On April 7 before the markets opened, Carnival Corp. (CCL, Financial), the cruise company that owns Carnival, Princess, Costa and several other cruise lines around the world, reported its earnings results for its first quarter of fiscal 2021.
Despite missing analysts' estimates on both the earnings and revenue front, the stock gained more than 1% following the news before settling flat as investors weighed the earnings disappointment against a surge in bookings.
Revenue for the quarter amounted to $26 million, far below the $108 million that analysts had been expecting. The loss per share of $1.79 also fell below the consensus estimate of $1.66. In the same quarter of last year, the company had reported revenue of $4.8 billion and earnings per share of 22 cents.
The cash burn during the first quarter was lower than expected at an average rate of $500 million per month as Carnival continued to identify opportunities to cut its spending.
On the liquidity front, Carnival has managed to continue raising additional funds despite its already high levels of debt. Since March of 2020, the company has raised $23.6 billion in funds, mostly through debt offerings but partially through issuing and selling additional shares of its common stock. In the fiscal first quarter, Carnival borrowed $1.5 billion under export credit facilities, issued $3.5 billion of senior unsecured notes and completed an additional common stock offering worth $1.0 billion. The company ended the quarter with $11.5 billion in cash and short-term investments.
President and CEO Arnold Donald commented:
"We are focused on resuming operations as quickly as practical, while at the same time demonstrating prudent stewardship of capital and doing so in a way that serves the best interests of public health Our portfolio of brands have clearly been an asset as we resume operations this summer with nine ships across six of our brands."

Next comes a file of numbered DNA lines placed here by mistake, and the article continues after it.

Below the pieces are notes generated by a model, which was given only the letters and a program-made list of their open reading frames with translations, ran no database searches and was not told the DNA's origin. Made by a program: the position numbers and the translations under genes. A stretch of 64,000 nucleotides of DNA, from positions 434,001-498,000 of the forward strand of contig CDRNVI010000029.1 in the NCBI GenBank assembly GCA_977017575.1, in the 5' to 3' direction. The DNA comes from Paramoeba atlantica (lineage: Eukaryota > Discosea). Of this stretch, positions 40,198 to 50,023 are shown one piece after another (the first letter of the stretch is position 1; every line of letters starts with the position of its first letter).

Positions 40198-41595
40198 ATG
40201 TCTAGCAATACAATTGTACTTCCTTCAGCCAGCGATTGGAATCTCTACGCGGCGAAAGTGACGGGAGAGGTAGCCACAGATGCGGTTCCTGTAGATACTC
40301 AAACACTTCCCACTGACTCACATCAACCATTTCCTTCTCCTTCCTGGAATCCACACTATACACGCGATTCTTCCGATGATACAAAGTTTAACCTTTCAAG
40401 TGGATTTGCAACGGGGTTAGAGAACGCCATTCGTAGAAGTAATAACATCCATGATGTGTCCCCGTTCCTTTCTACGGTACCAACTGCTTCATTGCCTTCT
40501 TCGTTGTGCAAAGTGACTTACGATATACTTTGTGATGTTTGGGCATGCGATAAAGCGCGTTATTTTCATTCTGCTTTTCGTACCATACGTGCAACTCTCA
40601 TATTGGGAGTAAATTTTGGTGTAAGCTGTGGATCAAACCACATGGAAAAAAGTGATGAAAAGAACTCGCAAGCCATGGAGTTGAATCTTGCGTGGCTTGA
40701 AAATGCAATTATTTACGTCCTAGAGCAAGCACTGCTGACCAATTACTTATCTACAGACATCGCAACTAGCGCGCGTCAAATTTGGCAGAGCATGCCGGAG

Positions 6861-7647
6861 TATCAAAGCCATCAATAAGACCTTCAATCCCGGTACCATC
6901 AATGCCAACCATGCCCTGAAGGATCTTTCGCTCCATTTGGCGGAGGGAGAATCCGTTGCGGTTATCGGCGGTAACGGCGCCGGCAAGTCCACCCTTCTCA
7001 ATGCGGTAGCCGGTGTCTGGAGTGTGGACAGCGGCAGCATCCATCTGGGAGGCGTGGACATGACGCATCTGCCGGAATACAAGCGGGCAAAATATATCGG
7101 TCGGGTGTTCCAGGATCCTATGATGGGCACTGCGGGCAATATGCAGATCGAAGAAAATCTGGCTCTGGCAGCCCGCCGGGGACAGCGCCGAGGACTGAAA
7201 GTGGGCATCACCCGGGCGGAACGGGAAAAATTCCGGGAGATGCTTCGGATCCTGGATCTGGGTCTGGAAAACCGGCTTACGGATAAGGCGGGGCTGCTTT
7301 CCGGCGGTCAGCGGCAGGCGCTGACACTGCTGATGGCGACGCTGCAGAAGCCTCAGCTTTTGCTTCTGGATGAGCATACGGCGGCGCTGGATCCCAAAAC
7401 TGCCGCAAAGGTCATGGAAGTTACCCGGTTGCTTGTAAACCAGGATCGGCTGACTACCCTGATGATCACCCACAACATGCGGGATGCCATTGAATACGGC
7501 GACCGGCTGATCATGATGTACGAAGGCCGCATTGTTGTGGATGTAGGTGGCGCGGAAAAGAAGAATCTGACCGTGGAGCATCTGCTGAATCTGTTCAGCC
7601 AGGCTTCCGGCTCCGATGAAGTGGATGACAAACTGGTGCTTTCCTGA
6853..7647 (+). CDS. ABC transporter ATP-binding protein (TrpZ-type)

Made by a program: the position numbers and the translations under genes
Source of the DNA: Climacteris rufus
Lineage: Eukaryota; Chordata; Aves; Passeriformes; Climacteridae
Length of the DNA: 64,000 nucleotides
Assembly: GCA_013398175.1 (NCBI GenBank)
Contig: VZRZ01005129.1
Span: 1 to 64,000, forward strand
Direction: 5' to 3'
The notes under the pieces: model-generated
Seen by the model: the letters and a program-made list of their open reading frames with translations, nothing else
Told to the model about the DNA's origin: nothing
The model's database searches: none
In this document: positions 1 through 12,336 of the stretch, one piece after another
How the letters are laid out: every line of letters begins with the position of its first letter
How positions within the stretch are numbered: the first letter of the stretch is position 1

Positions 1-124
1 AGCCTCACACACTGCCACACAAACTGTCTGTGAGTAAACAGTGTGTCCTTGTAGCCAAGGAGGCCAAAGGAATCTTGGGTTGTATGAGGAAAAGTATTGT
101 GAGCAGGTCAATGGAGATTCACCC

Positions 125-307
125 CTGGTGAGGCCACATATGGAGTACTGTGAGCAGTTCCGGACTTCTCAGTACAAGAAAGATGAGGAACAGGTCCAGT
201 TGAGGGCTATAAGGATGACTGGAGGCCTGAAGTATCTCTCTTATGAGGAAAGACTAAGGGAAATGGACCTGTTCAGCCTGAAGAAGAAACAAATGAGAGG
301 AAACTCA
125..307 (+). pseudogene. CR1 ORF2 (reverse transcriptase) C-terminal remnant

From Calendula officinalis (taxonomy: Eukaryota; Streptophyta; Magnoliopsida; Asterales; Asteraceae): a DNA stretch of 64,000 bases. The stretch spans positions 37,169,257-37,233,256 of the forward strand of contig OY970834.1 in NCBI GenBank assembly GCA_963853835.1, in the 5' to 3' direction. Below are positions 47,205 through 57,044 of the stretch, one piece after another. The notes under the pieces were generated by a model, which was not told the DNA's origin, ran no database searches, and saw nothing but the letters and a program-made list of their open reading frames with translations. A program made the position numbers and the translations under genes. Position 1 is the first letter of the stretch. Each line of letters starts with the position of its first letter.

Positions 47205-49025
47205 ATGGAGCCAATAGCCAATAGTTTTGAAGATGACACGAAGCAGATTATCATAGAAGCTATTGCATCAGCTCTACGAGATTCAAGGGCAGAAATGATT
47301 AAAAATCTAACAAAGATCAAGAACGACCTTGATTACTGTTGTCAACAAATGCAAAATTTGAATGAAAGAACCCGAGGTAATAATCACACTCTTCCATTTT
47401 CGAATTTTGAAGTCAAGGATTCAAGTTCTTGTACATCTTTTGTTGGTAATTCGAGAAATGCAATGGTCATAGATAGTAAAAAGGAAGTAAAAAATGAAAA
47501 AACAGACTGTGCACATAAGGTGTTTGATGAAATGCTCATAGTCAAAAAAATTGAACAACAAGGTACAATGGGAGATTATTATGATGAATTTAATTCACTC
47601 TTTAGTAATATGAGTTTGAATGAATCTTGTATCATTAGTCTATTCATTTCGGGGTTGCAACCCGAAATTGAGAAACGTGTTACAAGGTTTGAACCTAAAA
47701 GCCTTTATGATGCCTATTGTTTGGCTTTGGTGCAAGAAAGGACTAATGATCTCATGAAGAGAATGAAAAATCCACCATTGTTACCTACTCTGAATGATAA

There was some good news for Carnival in the form of a surge in bookings as many are hoping to go on a cruise once new cases of Covid-19 have decreased sufficiently. Booking volumes for future cruises surged 90% compared to the fourth quarter of 2020. The company also reported that cumulative bookings for 2022 have already surpassed 2019 levels, indicating that if the company can resume operations within the year while staving off bankruptcy, it could bring in record income next year.
During the remainder of fiscal 2021, the company plans to focus on taking advantage of continued low interest rates to refinance its massive amounts of debt. Although Carnival has managed to stave off bankruptcy, high amounts of debt will eat away at any future earnings, so the success of refinancing efforts is essential to the company.
Six of the company's nine brands are expected to begin limited guest cruise operations this summer. Last week, the Centers for Disease Control and Prevention updated its guidance on the Conditional Sailing Order, which cruise lines decry as being harsh and overly burdensome to get through in order to sail again. However, after Carnival threatened to simply move its sailing out of U.S. ports (the company does not sail under the U.S. flag), the agency responded and said that cruises may be allowed by mid-summer.
Much like the airlines, Carnival and other cruise operators have been in a precarious situation trying to stave off bankruptcy during the Covid-19 pandemic.
As a greater percentage of the world population becomes vaccinated against Covid-19, the risk of spreading the virus on board decreases, and cruises will sail again. According to the GF Value chart, the stock is significantly overvalued to what the company is currently worth, but the value could catch up to the price by the end of 2022 according to analysts' estimates.
However, Carnival's debt has more than tripled since the end of 2019, so even if its revenue can surpass 2019 levels, its earnings might have trouble following suit. The more desperate the company's situation gets, the more value the company's management (and its growing army of debtors) might see in seeking bankruptcy as well. Thus, while the company seems unlikely to file for bankruptcy as long as sufficient demand for cruises returns by the end of 2021, and there is promising upside potential if it can recover strongly enough, it is still a risky investment.
Disclosure: Author owns no shares in any of the stocks mentioned. The mention of stocks in this article does not at any point constitute an investment recommendation. Investors should always conduct their own careful research and/or consult registered investment advisors before taking action in the stock market.
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